5 data sources IT leaders overlook

By Rick Michaels,

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When I was moving into a new house, I began to receive bank statements meant for someone else. After two years trying to get the bank to at least stop sending its customer's confidential information to me, I gave up. I ended up tracking down the intended recipient myself.

Where did the bank go wrong? You could point the finger in several directions, but one leads to the data that the contacts should have generated. Why weren't any flags raised? How could something so simple fall through the cracks? It appears the bank overlooked one of its data sources, showing it lacked the agility expected in the digital age.

Meanwhile, businesses in just about every industry are racing to deliver on the promise of digital business, and CIOs are driving the transformation. For example, 92 percent of top-performing CMOs are focused on delivering a consistent face to customers, and CIOs are making it possible, with 85 percent prioritizing improved insight and intelligence.

Of course, these insights are built with data. To overlook important data sources is to limit the potential of digital innovation. Fortunately, seemingly everyone and everything is connected and generating immense amounts of data. How much of it is your business using? Let's look at five data sources that you're likely missing today:

1. Customer service

Here, expectations are high. According to Convince and Convert, an average of 42 percent of customers expect a response within an hour, and each interaction can be a turning point that could destroy or galvanize a customer's loyalty. Either way, each contact can reveal valuable, specific information on customer expectations, actual experience and their level of satisfaction. Learning from this mostly unstructured data may require a new approach to accessing and governing all types of data.

2. Social media

Your business likely has a Facebook page and perhaps a presence on Twitter, YouTube and others. Plus, with 2.3 billion active social media users worldwide, according to Brandwatch, there are countless other relevant conversations beyond the accounts your marketing department maintains. Marketing may scan some of these posts, but no one can keep up with them all. They need help to access the relevant data for deeper analysis of trends and patterns.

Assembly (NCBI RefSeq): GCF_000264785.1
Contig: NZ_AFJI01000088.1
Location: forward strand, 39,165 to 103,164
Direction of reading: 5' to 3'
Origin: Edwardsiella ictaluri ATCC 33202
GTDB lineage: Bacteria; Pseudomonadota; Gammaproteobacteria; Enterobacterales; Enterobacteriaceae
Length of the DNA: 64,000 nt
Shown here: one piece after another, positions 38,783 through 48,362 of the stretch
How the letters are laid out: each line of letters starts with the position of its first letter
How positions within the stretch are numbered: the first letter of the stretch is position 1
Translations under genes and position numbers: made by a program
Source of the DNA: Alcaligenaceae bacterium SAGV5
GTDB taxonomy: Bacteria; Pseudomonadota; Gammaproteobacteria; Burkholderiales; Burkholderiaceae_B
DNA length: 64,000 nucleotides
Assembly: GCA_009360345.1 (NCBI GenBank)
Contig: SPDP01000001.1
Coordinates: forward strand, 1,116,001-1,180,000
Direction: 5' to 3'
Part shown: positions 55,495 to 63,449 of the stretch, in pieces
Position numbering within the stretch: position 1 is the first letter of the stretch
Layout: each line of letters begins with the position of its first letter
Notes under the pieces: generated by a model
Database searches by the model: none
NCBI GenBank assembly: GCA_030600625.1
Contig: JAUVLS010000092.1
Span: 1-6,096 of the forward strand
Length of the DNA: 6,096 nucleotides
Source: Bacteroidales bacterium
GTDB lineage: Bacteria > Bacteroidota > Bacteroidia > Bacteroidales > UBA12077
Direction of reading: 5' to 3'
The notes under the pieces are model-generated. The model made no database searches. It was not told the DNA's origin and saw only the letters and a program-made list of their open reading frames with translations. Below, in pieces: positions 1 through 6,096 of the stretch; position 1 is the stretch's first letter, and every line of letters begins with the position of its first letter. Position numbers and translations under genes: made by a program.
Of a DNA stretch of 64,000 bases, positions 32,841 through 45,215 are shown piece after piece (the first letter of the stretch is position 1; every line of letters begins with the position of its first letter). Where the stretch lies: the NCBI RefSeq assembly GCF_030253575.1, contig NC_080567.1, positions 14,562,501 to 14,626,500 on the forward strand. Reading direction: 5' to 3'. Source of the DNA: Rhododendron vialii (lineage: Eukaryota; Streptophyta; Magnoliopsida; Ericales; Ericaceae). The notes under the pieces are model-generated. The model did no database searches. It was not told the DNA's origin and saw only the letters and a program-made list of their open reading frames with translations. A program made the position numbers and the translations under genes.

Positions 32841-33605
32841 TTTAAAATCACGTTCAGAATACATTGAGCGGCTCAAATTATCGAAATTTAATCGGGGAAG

3. Reviews

In online reviews, your customers are taking their time to tell you — and your customer base — what they like and don't like about your products, services and brand. Just occasionally reading individual posts can lead to decisions based on outlier data points. Analysis of the broader wealth of reviews will yield far more meaningful insights — if you're harnessing the data.

Plus, beyond the actual words exchanged, tone and style of communication can reveal whether customers are delighted, disappointed or downright angry. Humans are great at picking up on the cues. Computers, not so much — until now. By applying advanced artificial intelligence to much of the data discussed so far, marketers can gauge customer sentiment and find ways to further improve experiences to build loyalty.

4. Operations

Beyond the quality of customer engagement, the overall experience depends heavily on the ability to deliver a satisfying product or service on time. It depends on efficient, effective operations. With the right data, you can help operations managers avoid service outages, reduce costs, improve time to diagnose and fix problems and improve overall efficiency.

5. Expertise

"Our best asset is our employees." You've probably heard it, and you may have said it and meant it as well. Yet how much vital expertise is held by just a few of those employees? How much more valuable would every employee be if each one had better access to that knowledge?

Augmented intelligence can deliver on that vision. The technology absorbs immense amounts of unstructured information, learning from the world's experts. It then detects patterns and offers predictions and advice, with a specified level of certainty. It augments expertise and can empower each employee to deliver greater business value.

Taking control of your data

My local bank had a simple task: flag an incorrect address. Customer service had the data, but it went nowhere from there. Your data is only valuable if the right people, processes and analytics tools have access to it. This gets particularly challenging when the data is unstructured. It's complex and thus often skipped, but, accounting for up to 90 percent of all data, it paints a huge portion of the big picture needed to compete in the digital age.

To take control, look for a partner with deep industry and technical expertise that can tailor a solution to integrate, secure and govern all types of data, from any source, across a hybrid IT environment. It's a vital step toward becoming a data-driven, digital business.

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